ELECTION candidates in one of Wigan’s constituencies were tested at a hustings event organised by a leading charity for the older generation.
Makerfield’s five parliamentary hopefuls were put on the spot by residents as part of Age UK’s a great place to grow older campaign.
Each was asked to outline how their party’s policies would impact on the over 50s.
And while a number of national issues were addressed; such as the future of the NHS, some local specific problems were discussed.
These included what changes can be made to help access to unadopted roads, transport stations and public buildings across the borough.
Resident Gordon Tilley asked what could be done about deteriorating unadopted roads in the area.
Labour candidate Yvonne Fovargue agreed it was a problem not unique to Makerfield.
She said: “The issue we have here is the amount of roads which fall on private land and it would cost a lot of money for the council to adopt them. There is the initial cost and then ongoing maintenance fees.
“But I have worked alongside the council and local councillors on issues like this for years and will continue to do so.”
Andrew Collinson, of the UK Independence Party, accused the Labour run council of holding back too much in financial reserves which could be used to solve access problems on unadopted roads. He said: “It irritates me that they talk about Conservative cuts, the money is there but not the desire to invest in this.”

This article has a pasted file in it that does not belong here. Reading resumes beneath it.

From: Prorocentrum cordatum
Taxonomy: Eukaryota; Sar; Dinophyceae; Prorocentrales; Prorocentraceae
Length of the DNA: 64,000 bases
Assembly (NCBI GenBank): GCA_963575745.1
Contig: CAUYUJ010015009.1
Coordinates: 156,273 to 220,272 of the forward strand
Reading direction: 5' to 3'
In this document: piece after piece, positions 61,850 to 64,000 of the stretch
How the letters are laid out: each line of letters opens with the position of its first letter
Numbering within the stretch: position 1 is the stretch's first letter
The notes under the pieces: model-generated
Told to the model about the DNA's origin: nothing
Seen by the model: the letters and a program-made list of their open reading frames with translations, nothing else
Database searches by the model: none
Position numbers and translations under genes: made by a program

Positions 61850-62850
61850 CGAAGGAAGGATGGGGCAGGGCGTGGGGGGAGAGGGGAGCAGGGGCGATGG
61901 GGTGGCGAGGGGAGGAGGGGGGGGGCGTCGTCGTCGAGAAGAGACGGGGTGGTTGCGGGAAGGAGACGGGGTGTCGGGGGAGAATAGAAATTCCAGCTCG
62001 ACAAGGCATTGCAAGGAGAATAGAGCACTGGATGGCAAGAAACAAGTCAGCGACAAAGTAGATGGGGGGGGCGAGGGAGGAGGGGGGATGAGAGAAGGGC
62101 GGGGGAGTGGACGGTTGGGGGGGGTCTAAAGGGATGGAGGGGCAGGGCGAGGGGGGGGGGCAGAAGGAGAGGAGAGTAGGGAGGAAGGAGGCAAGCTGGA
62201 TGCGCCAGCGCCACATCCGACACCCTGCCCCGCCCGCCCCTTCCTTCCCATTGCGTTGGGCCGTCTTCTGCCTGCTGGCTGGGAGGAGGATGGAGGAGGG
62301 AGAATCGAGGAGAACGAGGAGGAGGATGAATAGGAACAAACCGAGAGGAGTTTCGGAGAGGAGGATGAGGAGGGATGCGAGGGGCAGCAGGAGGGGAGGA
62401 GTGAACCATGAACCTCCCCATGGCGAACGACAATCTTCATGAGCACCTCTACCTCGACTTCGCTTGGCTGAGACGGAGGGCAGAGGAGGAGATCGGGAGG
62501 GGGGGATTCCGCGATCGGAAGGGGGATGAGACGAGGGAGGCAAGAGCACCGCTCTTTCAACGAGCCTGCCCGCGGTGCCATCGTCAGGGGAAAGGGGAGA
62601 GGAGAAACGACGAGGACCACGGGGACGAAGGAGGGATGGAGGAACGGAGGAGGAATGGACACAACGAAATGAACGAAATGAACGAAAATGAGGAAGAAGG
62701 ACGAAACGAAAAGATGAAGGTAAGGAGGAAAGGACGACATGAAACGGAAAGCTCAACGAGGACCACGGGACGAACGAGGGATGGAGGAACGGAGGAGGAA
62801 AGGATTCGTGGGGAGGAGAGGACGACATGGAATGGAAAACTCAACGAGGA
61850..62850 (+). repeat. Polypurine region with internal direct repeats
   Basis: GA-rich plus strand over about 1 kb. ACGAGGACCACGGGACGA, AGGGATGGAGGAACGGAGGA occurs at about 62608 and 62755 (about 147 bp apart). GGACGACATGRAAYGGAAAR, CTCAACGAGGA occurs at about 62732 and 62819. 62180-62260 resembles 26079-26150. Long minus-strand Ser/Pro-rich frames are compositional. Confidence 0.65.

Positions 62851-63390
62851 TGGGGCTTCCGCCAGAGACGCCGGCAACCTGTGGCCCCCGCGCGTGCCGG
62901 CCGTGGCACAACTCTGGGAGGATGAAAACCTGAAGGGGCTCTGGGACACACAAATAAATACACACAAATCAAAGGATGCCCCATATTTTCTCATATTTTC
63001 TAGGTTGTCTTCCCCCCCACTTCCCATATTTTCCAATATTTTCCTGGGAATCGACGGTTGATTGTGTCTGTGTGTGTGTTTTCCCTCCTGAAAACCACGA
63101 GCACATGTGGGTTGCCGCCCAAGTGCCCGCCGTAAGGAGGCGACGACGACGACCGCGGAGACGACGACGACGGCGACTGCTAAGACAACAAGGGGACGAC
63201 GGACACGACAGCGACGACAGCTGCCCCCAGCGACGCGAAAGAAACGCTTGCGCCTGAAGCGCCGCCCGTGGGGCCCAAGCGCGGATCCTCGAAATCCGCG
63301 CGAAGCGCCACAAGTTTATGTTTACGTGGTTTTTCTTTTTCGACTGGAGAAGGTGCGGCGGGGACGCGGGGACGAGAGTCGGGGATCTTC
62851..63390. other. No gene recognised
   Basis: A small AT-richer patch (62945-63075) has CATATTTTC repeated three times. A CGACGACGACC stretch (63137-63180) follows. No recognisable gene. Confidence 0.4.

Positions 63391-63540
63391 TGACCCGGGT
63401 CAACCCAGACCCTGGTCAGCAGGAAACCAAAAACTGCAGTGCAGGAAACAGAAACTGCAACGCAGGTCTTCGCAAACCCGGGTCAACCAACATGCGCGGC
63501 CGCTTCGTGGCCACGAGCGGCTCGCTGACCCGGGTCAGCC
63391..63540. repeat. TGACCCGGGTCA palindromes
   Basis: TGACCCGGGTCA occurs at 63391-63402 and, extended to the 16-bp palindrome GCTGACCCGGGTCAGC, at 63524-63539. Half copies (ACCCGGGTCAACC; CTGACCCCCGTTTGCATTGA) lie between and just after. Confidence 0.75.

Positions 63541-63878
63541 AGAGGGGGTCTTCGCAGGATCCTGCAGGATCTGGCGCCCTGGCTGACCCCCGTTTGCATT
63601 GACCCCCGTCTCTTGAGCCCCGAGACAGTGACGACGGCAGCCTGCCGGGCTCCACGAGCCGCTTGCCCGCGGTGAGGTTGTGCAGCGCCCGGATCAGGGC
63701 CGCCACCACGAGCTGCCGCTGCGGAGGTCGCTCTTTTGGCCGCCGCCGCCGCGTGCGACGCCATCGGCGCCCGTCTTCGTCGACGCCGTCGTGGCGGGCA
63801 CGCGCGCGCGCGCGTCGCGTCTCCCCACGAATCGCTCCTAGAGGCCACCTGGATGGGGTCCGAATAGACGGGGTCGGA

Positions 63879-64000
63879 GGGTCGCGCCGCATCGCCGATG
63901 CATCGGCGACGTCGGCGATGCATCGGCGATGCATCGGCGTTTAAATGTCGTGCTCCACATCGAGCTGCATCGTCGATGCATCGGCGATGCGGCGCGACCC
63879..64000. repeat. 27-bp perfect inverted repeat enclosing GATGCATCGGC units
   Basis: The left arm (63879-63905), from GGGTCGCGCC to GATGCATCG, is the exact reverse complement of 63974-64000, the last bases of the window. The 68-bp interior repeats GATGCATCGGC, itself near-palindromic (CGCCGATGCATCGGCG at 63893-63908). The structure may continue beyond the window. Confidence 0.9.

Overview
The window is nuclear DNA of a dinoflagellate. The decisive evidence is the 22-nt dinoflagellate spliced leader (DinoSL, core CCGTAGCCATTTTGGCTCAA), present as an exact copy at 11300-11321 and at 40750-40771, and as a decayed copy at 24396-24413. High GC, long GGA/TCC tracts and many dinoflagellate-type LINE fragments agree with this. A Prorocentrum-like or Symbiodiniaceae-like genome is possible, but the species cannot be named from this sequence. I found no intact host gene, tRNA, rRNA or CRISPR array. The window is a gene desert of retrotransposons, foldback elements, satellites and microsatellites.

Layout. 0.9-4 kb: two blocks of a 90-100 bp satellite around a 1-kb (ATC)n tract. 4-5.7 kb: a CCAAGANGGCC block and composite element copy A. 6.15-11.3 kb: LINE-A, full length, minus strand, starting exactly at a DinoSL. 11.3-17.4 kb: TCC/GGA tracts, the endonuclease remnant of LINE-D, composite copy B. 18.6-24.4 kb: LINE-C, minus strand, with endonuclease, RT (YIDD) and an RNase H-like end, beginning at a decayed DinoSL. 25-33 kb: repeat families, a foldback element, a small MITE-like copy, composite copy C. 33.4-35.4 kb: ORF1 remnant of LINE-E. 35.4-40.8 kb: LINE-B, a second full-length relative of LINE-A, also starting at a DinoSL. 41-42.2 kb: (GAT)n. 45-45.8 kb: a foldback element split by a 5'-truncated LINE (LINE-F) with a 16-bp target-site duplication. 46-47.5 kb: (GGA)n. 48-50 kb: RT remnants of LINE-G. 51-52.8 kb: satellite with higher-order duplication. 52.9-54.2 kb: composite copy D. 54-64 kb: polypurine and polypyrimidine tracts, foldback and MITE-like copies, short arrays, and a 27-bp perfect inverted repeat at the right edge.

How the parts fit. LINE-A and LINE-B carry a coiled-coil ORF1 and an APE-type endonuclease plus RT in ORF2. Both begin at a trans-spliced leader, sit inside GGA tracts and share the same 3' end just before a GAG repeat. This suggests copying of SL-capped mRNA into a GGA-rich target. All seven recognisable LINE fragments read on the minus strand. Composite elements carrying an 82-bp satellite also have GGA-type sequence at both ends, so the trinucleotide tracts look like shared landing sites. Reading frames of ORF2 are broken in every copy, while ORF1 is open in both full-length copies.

Asked on how their parties will improve transport for older people, Philip Mitchell, Green Party candidate, said the railways should return to public ownership.
He added: “The UK government has just been fined for its pollution levels. We need to look at sustainable modes of transport because it is affecting our health, especially for the older generation.”
John Skipworth, for the Liberal Democrats, said London’s model for transport should be adopted.
Adding: “I support the bids to create a transport hub in Wigan town centre, combining the rail and bus stations.
“All services should be combined so that one pass can be used across all modes of transport to offer the best rate of fares to all.
“The decision to scrap off-peak fare in the afternoon is an absolute disgrace.”
All party representatives agreed that the NHS should be free at point of access.
Defending her party’s record on the NHS, Zehra Zaidi, Conservative candidate, said the issue of privatisation had been used as a political “beach ball” in the run-up to the election.
She added: “Of course the NHS should remain free at the point of delivery and David Cameron has pledged over 75s will be given same day appointments with GPs.
“NHS services have been improving under this government, there are more doctors and nurses than ever before.”
Wiganers go to the polls on May 7 with a vote in both the local and general elections.